German Ambassador in the USSR (Schulenburg) to German Foreign Office:

Stalin and Molotov asked me to come to the Kremlin at 8 p. m. today. Stalin stated the following:

In the final settlement of the Polish question anything that in the future might create friction between Germany and the Soviet Union must be avoided. From this point of view, he considered it wrong to leave an independent Polish rump state. He proposed the following: From the territory to the east of the demarcation line, all the Province of Lublin and that portion of the Province of Warsaw which extends to the Bug should be added to our share. In return, we should waive our claim to Lithuania. Stalin designated this suggestion as a subject for the forthcoming negotiations with the Reich Foreign Minister and added that, if we consented, the Soviet Union would immediately take up the solution of the problem of the Baltic countries in accordance with the Protocol of August 23, and expected in this matter the unstinting support of the German Government. Stalin expressly indicated Estonia, Latvia, and Lithuania, but did not mention Finland. I replied to Stalin that I would report to my Government.

1940 World War II: Various:

Ribbentrop to Molotov:

This alliance [a proposed German-Japanese Pact] is directed exclusively against the American warmongers. To be sure that is, as usual, not expressly stated in the treaty, but can be unmistakably inferred from its terms. Its exclusive purpose is to bring the elements pressing for America's entry into the war to their senses by conclusively demonstrating to them if they enter the present struggle they will automatically have to deal with the three great powers as adversaries. (IMT)

[See: Countdown to Infamy: Timeline to Pearl Harbor.]

Norway: King formally deposed and Quisling appointed to lead the new Norwegian government:

Quisling became a quisling when the war came to Norway and he took control over Norway. From that moment on his name was forever stained. This is a tragedy for the rest of his family, because he came from an old and distinguished family, a good family that even old people today speak about with respect. Symbols and expressions within N.S. were taken from Norwegian Viking traditions. The main N.S. symbol was an encircled Golden Cross on red background, the St. Olav's Cross. They also reinstalled old names and functions dating back to the Viking Age: the Hird was to be the hard-core political uniformed storm troops of NS, and equivalent to the German SA. [For further details, Click here.]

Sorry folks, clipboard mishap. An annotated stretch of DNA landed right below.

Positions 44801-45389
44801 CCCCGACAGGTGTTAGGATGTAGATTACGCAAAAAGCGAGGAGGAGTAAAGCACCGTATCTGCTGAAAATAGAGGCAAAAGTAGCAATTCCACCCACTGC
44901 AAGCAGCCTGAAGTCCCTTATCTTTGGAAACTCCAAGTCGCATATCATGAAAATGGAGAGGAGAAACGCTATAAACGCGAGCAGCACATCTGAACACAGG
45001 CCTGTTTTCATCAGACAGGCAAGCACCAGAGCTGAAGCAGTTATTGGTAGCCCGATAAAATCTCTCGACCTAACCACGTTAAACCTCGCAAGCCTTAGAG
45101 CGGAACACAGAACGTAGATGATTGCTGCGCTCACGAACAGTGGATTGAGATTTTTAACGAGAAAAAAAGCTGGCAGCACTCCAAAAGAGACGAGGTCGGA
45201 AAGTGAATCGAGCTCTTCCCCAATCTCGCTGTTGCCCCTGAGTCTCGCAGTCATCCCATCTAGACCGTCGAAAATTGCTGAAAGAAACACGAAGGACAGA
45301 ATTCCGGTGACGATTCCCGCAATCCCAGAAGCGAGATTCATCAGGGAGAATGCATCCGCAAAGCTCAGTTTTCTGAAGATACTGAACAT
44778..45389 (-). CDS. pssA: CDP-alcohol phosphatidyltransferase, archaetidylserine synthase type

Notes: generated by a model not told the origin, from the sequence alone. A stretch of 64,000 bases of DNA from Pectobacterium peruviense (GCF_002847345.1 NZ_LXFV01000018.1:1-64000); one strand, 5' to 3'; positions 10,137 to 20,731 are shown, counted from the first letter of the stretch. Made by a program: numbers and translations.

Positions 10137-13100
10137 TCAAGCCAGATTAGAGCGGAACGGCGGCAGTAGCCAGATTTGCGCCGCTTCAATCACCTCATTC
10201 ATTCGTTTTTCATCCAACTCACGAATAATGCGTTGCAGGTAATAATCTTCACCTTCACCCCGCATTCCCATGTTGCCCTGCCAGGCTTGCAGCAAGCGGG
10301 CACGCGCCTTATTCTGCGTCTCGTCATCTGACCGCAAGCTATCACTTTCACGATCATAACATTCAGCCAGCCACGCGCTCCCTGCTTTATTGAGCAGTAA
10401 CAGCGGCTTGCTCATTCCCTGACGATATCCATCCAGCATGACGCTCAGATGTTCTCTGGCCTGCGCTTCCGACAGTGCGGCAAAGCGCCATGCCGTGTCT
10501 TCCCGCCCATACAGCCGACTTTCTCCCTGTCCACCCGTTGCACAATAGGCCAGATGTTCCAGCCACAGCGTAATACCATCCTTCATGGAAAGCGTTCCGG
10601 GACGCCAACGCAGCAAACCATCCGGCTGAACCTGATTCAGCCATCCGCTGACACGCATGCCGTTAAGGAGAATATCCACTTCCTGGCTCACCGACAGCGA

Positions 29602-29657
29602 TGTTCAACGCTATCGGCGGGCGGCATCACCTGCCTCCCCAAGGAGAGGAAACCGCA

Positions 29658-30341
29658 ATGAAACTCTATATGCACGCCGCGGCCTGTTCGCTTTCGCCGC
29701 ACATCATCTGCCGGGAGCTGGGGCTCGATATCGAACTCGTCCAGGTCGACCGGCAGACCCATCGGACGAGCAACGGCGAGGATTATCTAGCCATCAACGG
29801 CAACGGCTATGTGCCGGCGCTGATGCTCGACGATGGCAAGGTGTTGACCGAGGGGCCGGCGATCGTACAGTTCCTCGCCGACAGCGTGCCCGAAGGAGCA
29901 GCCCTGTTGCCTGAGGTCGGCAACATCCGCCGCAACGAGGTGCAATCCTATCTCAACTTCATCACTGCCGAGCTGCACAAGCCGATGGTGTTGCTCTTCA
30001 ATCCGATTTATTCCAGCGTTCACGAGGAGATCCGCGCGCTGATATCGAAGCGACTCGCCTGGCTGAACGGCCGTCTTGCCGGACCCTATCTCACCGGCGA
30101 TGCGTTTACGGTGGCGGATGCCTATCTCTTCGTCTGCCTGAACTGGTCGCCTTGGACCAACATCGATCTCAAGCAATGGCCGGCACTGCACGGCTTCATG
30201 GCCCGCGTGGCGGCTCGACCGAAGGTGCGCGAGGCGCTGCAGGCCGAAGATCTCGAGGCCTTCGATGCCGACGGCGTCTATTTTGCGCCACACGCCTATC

Battle of Dakar: An attack by Free French forces landed by ships of the Royal Navy against the west African port of Dakar is repulsed by Vichy troops.

The strategic importance of Dakar (Senegal) in the British eyes can not be underestimated. It would be a base much more useful than Freetown to protect the convoys circumnavigating Africa from England to the Middle-East. At that time, the Free French were successful rallying parts of the French colonial empire, like in Noumea and New Caledonia or Camerun. In Dakar though, Governor Boisson refused flatly any rallying offer by the De Gaulle and did not shy away from a confrontation with the Royal Navy. The fighting lasted for three days and the losses were high on both sides. [For further details, Click here.]

1941 Various:

Leningrad: Hitler orders all attacks by German forces on Leningrad stopped; the city is to be besieged and starved-out, and after its eventual surrender, levelled to the ground.

The siege lasted for a total of 900 days, from September 8 1941 until January 27 1944. The city's almost 3 million civilians (including about 400,000 children) refused to surrender and endured rapidly increasing hardships in the encircled city. Food and fuel stocks were limited to a mere 1-2 month supply, public transport was not operational and by the winter of 1941-42 there was no heating, no water supply, almost no electricity and very little food. [For further details, Click here.]

[See: Was Adolf Hitler a 'Great' Military Leader?]